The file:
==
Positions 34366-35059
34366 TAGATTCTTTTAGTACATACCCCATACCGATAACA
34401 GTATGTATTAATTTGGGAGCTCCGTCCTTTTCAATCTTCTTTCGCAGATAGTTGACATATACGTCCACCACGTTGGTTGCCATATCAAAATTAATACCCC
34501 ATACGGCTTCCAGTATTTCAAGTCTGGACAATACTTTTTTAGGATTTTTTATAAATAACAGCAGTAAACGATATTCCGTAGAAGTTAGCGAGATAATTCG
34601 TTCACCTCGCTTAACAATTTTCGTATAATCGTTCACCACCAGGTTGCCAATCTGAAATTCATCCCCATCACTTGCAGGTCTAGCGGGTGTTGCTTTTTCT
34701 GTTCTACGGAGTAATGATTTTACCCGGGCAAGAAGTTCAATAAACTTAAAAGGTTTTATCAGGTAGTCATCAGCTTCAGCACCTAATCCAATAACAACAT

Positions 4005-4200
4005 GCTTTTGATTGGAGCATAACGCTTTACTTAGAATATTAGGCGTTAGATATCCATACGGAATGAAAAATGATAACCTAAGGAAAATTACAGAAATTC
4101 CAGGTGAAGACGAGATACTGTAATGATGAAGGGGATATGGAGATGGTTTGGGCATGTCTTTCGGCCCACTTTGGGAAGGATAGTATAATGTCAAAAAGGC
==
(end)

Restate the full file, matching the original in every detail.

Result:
Positions 34366-35059
34366 TAGATTCTTTTAGTACATACCCCATACCGATAACA
34401 GTATGTATTAATTTGGGAGCTCCGTCCTTTTCAATCTTCTTTCGCAGATAGTTGACATATACGTCCACCACGTTGGTTGCCATATCAAAATTAATACCCC
34501 ATACGGCTTCCAGTATTTCAAGTCTGGACAATACTTTTTTAGGATTTTTTATAAATAACAGCAGTAAACGATATTCCGTAGAAGTTAGCGAGATAATTCG
34601 TTCACCTCGCTTAACAATTTTCGTATAATCGTTCACCACCAGGTTGCCAATCTGAAATTCATCCCCATCACTTGCAGGTCTAGCGGGTGTTGCTTTTTCT
34701 GTTCTACGGAGTAATGATTTTACCCGGGCAAGAAGTTCAATAAACTTAAAAGGTTTTATCAGGTAGTCATCAGCTTCAGCACCTAATCCAATAACAACAT

Positions 4005-4200
4005 GCTTTTGATTGGAGCATAACGCTTTACTTAGAATATTAGGCGTTAGATATCCATACGGAATGAAAAATGATAACCTAAGGAAAATTACAGAAATTC
4101 CAGGTGAAGACGAGATACTGTAATGATGAAGGGGATATGGAGATGGTTTGGGCATGTCTTTCGGCCCACTTTGGGAAGGATAGTATAATGTCAAAAAGGC